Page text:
This report is being written on Sunday, April 13 and is slated to be published on Tuesday, April 15. As such, there will be ample time for the algos to "go the other way" and make the subject matter about to be discussed seem untimely and/or not necessary. However, since the research being presented is big-picture oriented with long-term implications, it could prove valuable to investors - even if stocks have rebounded strongly early in the week.
As I have stated a time or two hundred, the real key to long-term success in the stock market is finding a way to ride the bull market waves and then trying your darndest to avoid being brutalized by the bears.
One of the best ways to accomplish this seemingly difficult task is to understand that the market moves in cycles. No, this will not be a discussion of the Elliott Wave or even the cycle composite we review on a daily, weekly, and monthly basis. In this instance, we will be looking at bull and bear cycles and some signals that can help put investors on alert for when a bull is about to end.
But first, there is one additional caveat that needs to be addressed. Remember, no one rings a bell when bull markets ultimately top out. And trying to top-tick a move that generally lasts years is a fool's errand. This is why so many investors are ill prepared when a bear begins. The key is to understand that the research presented is designed to be a warning sign and NOT a signal to sell everything and hide under your desk.
Warning Sign #1: 52-Week Highs
In case you are not aware, new 52-high and low totals are considered some of the best leading indicators of major trend changes. Yes, this is old-school stuff. No, it isn't fancy. But it does work!
The bottom line here is simple. The number of new 52-week highs tends to peak LONG before the market does. Therefore, if one understands this, they shouldn't be terribly surprised when the bears return to the game in earnest.
Take a peek at the chart below. This is a daily chart of the new 52-week highs on the S&P 500 from September 2006 through early April.
S&P 500 New Highs and Lows
Please accept my apologies for the quality of the chart, as it is admittedly quite poor. But the message should be clear. The number of new highs tends to peak well before price does. And the main point is that new highs peaked last spring.
The situation is the same when looking at the NYSE data. Although the NYSE is full of non-operating companies (i.e. not common stocks) new 52-week highs peaked back on May 10, 2013.
Why You Should Care
The reason you may want to check in on this data on a regular basis is that since 1962, new 52-week highs on the NYSE peak, on average, 224 trading days before the market does. And if we look at the median, new highs have peaked 184 days before the market has.
So, it's time to get out your calendar. Since there are 252 trading days in a year, this means that on average, since 1962, the stock market has peaked between 9 and 11 months after the peak in new highs. So... given that the peak was 5/10/2013, it would appear that the timing might be right for a major peak in the overall stock market.
Warning Sign #2: Demand Volume
A similar message can be derived from the study of demand volume (think up volume). Since 1982, Ned Davis Research tells us that demand volume has peaked, on average, 353 trading days before the ultimate peak the S&P 500. And for those keeping score at home, the median peak lead time is 241 trading days.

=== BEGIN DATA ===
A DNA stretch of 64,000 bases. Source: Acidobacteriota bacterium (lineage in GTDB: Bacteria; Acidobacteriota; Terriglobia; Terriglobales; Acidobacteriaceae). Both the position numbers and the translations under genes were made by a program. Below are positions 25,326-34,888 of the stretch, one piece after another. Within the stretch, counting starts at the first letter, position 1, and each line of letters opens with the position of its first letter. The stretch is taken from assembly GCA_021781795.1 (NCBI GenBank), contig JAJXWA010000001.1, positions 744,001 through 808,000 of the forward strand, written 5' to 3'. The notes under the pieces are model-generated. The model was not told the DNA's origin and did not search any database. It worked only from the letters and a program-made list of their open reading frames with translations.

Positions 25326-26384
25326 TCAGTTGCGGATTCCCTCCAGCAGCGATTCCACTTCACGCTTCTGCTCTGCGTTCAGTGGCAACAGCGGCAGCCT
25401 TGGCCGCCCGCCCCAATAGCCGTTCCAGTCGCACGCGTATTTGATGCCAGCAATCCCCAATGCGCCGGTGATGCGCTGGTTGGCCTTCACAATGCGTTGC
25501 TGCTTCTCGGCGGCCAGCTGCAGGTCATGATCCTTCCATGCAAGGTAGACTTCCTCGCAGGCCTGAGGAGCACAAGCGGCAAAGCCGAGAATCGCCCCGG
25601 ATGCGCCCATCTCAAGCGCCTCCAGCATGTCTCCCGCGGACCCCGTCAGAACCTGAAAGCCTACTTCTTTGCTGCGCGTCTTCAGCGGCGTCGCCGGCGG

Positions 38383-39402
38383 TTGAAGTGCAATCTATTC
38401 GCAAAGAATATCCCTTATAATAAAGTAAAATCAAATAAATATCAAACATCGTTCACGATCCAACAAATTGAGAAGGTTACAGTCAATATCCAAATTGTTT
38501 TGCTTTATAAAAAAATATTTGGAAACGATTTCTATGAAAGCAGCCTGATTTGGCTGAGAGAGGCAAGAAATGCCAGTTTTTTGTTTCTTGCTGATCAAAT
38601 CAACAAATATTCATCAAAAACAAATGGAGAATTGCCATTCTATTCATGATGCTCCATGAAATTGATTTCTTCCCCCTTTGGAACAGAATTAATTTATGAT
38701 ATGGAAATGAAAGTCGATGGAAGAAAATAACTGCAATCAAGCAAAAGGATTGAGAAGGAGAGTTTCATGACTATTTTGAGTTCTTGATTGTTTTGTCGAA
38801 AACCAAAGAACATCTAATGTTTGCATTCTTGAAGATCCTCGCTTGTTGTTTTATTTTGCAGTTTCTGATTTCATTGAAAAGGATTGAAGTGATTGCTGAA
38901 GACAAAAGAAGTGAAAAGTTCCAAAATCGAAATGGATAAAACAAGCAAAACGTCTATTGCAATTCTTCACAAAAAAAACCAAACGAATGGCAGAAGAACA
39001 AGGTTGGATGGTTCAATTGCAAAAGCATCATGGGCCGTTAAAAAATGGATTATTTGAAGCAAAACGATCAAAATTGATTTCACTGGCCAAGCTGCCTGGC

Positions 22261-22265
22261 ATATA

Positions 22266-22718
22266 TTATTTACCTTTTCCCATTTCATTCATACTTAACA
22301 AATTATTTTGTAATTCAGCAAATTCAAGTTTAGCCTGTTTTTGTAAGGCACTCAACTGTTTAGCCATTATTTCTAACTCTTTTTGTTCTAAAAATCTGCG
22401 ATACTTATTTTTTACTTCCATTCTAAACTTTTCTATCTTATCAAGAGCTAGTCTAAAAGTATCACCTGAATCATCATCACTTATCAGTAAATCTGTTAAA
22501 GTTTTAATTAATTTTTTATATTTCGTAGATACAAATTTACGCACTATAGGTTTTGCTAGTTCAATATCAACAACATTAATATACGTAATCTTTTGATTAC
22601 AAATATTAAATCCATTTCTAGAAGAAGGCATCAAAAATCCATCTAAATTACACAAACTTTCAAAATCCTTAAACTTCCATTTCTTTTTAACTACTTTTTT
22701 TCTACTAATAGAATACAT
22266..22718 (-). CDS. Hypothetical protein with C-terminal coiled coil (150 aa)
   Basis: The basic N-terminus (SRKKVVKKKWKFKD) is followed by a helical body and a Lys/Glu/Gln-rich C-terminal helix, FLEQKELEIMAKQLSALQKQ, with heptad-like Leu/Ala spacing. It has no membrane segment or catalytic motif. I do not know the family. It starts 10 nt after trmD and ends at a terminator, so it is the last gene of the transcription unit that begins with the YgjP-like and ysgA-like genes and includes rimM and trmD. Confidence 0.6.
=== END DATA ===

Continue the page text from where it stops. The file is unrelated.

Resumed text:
When did this indicator peak, you ask? Not surprisingly, the peak in volume demand occurred around the time that new 52-week highs peaked: 5/21/2013.
So...if we add a year (or so) to 5/21/2013, it is pretty easy to see that the the average lead time between peaks in demand volume and the S&P is very close at hand. Therefore, after taking a year off in 2013, the "sell in May and go away" rule may very well apply again this year.
The Key Point Is...
The key takeaway here is that we are NOT trying to predict a market top. No, the idea is that if one knows what has happened in the past, they may be able to be better prepared when the bears return to the game.
And based on these two indicators, it looks like the bears' time to shine may be upon us again soon.
Publishing Note: I have an early meeting on Wednesday and will not publish a morning missive.
Turning to This Morning...
Tensions in Ukraine continue to mount. However, traders have plenty else to occupy themselves with this morning including new concerns about China's credit and economic growth, improved economic sentiment out of Europe, and a big slug of earnings and economic data data here in the U.S. In addition, Fed Chairwoman Yellen will deliver opening remarks at a conference starting at 8:45 am. In early trade, bond yields are rising, and both oil and gold are falling. U.S. futures are pointing to a slightly higher open after KO's earnings report.
Here are the Pre-Market indicators we review each morning before the opening bell...
Major Foreign Markets:
- Japan: -0.36%
- Hong Kong: +0.15%
- Shanghai: +0.07%
- London: -0.38%
- Germany: -0.56%
- France: -0.43%
- Italy: -0.90%
- Spain: -1.25%
Crude Oil Futures: -$0.09 to $103.65
Gold: +$3.20 at $1332.20
Dollar: lower against the yen, higher vs. euro and pound
10-Year Bond Yield: Currently trading lower at 2.635%
Stock Futures Ahead of Open in U.S. (relative to fair value):
- S&P 500: +4.96
- Dow Jones Industrial Average: +44
- NASDAQ Composite: +11.15
Thought For The Day... Beware the barrenness of a busy life. -Socrates
Positions in stocks mentioned: none